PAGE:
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Why Do My Teeth Tingle?

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Pain isn’t the only sign that something is wrong with your teeth. A tingling sensation is also a cause for concern.

When you have severe tooth pain, you immediately dial up your dentist. But what if you don’t have a toothache, but rather just a tingling sensation in your mouth? Like a toothache, that tingle could signal more serious dental problems that must be addressed.

Although you may think tingling is nothing to worry about, persistent tingling warrants a trip to the dentist. Like most oral issues, the longer it goes untreated, the more likely it will lead to pain and more extensive care down the line.

What is Causing that Tingling in My Teeth?

To determine what may be causing your teeth to tingle, your dentist will conduct an oral examination and ask you about your symptoms and the frequency of occurrence. Common reasons for the tingling sensations include:

Cavity/Decay. The first sign of tooth decay caused by bacteria are brown or white spots on the tooth. Eventually, the spots burrow down into the tooth’s surface and reach the nerves in the tooth, leading to pain and tingling. To prevent further decay, your dentist will dig out the cavity and plug the tooth with a filling.

Sensitive Teeth. Your teeth are covered by a protective layer of hard enamel that shields the dentin, the inner portion of the tooth made up of microscopic tubules, or channels, which lead to the tooth’s pulp. Over time, enamel wears down, either due to vigorous brushing or consuming acidic foods and drinks. Erosion of the enamel triggers pain and tingling when you eat hot or cold food, or when you bite down too hard. Tooth sensitivity can be managed by using a toothpaste especially made for sensitive teeth and one that contains fluoride. Change to a soft-bristle toothbrush and be gentle when brushing. Lastly, avoid acidic foods that damage enamel.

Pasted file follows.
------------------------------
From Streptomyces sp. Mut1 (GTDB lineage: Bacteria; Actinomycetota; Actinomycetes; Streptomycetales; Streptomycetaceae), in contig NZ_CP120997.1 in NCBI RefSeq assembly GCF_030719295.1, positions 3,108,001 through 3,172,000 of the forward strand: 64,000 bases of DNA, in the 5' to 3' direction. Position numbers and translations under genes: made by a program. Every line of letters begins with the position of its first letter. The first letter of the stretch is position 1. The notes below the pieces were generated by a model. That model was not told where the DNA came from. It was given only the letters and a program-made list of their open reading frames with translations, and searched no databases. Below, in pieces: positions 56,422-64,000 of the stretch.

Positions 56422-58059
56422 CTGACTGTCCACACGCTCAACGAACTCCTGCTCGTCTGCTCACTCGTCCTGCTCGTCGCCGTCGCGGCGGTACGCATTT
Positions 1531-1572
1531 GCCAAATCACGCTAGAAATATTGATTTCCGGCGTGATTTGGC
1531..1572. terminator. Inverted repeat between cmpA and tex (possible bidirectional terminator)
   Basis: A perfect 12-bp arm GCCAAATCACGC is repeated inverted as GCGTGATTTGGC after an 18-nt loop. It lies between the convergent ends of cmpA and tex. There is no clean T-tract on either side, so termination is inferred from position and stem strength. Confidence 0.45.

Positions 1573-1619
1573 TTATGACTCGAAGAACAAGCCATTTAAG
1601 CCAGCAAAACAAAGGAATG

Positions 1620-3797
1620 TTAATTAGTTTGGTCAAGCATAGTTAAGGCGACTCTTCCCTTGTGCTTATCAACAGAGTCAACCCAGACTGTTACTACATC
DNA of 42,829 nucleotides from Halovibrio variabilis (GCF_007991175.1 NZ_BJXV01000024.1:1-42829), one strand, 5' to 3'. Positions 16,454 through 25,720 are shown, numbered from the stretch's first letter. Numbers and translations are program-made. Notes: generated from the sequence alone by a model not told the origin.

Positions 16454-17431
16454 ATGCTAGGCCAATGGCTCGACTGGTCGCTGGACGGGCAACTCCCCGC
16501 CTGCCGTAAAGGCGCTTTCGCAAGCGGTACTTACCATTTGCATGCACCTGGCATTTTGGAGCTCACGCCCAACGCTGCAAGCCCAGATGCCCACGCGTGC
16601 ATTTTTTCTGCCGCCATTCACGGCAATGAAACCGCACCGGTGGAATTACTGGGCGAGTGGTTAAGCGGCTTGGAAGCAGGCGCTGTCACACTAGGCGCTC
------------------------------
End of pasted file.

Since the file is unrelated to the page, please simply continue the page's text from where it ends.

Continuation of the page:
Broken Tooth. When a tooth cracks open, the nerves within are exposed. Even though you may not see the crack, you will experience the pain and tingling when nerves are irritated. A crown or dental implant can fix a broken tooth.

Pulpitis. Inside your tooth is a fleshy area known as the pulp. It’s crisscrossed by blood vessels and nerve endings. Pulpitis is a bacterial infection that inflames the pulp, resulting in pain, swelling, tingling, and red gums. Treatment methods include filling the cavity to protect the pulp and removing the pulp entirely through a root canal procedure.

Bruxism. Bruxism, or excessive teeth grinding, typically occurs while you’re sleeping. You may not be aware you are grinding your teeth. But during the day, the effects of bruxism cause pain, tingling, and sensitivity. It can be worsened by stress, sleep apnea, excession caffeine or alcohol consumption, and smoking. Your dentist may recommend you wear a mouthguard at night to protect your teeth or practice relaxation techniques.

How to Protect Your Teeth

Preventing toothaches and tingling relies on practicing good dental hygiene. If you want to keep your teeth healthy and pain-free, try these daily techniques:

  • Brush your teeth at least twice a day with a soft toothbrush.
  • Floss daily.
  • Avoid highly acidic foods that erode enamel.
  • Wear a mouthguard when playing sports.
  • Visit your dentist regularly for a cleaning and checkup.

Time to Book Your Dental Appointment

Any unusual oral sensation — whether pain or even just tingling — should be evaluated by a dentist. The longer you wait for treatment, the higher your risk of a serious dental problem later on. The dentists at Espire Dental in Oklahoma City specialize in treating all types of dental conditions with state-of-the-art techniques. Patient comfort is our top priority. Contact us today for an appointment.

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